Everybody wants to succeed and nobody wants to fail. Our human nature is to rally around and embrace all things successful and fear all things associated with failure. Great and impossible things have been achieved all throughout history because of our will to succeed and our drive to avoid failure. We have now come to the point where we can build things, whether they be systems or structures, that cannot fail. (At least, that’s what we tell ourselves). What if we have it backwards? What if we shouldn’t fear failure at all, but embrace it? Jesus has something to say about success and failure…and it could change all of our lives…even the world.
Then he told them many things in parables, saying: “A farmer went out to sow his seed. As he was scattering the seed, some fell along the path, and the birds came and ate it up. Some fell on rocky places, where it did not have much soil. It sprang up quickly, because the soil was shallow. But when the sun came up, the plants were scorched, and they withered because they had no root. Other seed fell among thorns, which grew up and choked the plants. Still other seed fell on good soil, where it produced a crop—a hundred,sixty or thirty times what was sown. Whoever has ears, let them hear.”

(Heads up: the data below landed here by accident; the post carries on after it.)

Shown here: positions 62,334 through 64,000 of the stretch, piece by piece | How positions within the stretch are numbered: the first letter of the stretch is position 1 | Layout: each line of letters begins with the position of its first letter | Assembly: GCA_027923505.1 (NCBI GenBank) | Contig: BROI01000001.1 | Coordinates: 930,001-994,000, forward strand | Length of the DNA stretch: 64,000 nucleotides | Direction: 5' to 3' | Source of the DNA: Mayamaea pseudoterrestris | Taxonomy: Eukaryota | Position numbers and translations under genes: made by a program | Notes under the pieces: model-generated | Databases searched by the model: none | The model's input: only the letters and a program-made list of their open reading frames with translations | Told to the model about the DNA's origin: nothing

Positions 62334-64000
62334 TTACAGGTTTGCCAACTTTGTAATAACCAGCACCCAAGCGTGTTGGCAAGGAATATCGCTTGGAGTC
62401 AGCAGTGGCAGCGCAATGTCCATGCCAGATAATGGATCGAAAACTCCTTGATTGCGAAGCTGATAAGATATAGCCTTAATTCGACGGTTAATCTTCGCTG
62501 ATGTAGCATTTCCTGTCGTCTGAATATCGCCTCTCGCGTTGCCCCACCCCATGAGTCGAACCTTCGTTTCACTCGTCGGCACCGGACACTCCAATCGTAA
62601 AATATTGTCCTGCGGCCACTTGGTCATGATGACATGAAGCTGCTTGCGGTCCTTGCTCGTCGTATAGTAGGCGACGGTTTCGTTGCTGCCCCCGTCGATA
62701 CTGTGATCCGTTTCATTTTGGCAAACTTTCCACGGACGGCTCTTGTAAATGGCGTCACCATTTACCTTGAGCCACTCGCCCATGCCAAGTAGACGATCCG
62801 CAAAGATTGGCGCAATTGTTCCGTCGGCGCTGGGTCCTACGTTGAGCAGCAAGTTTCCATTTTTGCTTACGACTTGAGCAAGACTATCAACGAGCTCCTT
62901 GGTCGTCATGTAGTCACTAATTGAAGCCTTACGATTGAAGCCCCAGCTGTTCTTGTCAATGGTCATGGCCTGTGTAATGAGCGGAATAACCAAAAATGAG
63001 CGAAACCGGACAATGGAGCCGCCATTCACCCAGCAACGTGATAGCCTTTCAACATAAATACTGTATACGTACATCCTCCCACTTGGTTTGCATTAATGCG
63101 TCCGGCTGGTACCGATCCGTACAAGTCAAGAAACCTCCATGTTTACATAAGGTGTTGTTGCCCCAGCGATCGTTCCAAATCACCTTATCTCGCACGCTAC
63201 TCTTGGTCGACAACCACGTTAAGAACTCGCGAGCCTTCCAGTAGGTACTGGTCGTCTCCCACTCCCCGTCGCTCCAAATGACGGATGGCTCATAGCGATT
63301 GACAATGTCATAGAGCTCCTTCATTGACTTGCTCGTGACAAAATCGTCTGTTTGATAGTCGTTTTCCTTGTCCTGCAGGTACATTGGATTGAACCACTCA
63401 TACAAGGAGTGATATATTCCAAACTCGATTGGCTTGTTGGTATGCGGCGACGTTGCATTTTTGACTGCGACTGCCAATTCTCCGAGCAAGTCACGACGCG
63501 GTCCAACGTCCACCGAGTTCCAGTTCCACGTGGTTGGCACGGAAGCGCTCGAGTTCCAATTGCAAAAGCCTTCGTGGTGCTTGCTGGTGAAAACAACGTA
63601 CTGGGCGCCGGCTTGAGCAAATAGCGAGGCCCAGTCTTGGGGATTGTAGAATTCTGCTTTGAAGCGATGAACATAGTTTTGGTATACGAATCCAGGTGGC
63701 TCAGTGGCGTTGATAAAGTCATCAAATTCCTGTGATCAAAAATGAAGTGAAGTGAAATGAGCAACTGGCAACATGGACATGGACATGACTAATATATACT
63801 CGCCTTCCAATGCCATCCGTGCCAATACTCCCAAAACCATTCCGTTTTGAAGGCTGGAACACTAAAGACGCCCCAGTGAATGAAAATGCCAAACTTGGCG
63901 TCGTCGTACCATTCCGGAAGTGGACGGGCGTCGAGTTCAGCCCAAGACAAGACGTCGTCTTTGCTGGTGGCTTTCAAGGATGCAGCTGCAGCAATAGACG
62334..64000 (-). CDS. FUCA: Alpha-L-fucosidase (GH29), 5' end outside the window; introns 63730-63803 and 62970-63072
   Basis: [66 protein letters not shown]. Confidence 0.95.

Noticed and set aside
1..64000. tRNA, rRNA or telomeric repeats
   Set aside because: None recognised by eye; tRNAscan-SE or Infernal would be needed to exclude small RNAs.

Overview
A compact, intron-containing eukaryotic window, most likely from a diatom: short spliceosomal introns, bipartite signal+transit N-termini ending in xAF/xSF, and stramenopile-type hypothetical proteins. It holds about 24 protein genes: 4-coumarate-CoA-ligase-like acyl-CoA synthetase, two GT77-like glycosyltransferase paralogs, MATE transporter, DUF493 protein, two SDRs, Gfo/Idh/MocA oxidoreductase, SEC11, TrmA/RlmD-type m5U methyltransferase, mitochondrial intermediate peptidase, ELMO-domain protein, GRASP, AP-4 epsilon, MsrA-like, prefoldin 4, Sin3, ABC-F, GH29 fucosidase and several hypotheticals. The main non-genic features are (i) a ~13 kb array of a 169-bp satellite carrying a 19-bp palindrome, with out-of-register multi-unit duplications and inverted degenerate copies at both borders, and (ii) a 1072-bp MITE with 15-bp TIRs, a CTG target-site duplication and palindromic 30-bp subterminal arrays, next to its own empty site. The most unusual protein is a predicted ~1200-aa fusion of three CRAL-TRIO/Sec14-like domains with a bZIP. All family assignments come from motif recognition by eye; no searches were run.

“Listen then to what the parable of the sower means: When anyone hears the message about the kingdom and does not understand it, the evil one comes and snatches away what was sown in their heart. This is the seed sown along the path. The seed falling on rocky ground refers to someone who hears the word and at once receives it with joy. But since they have no root, they last only a short time. When trouble or persecution comes because of the word, they quickly fall away. The seed falling among the thorns refers to someone who hears the word, but the worries of this life and the deceitfulness of wealth choke the word, making it unfruitful. But the seed falling on good soil refers to someone who hears the word and understands it. This is the one who produces a crop, yielding a hundred, sixty or thirty times what was sown.”
This sermon is based on the teachings of Craig Groeschel, Andy Stanley, Francis Chan, Adam Hamilton, Bruxy Cavey, Jim Carey, Rob Bell, Bill Hubbard, JD Walt, and Greg Boyd.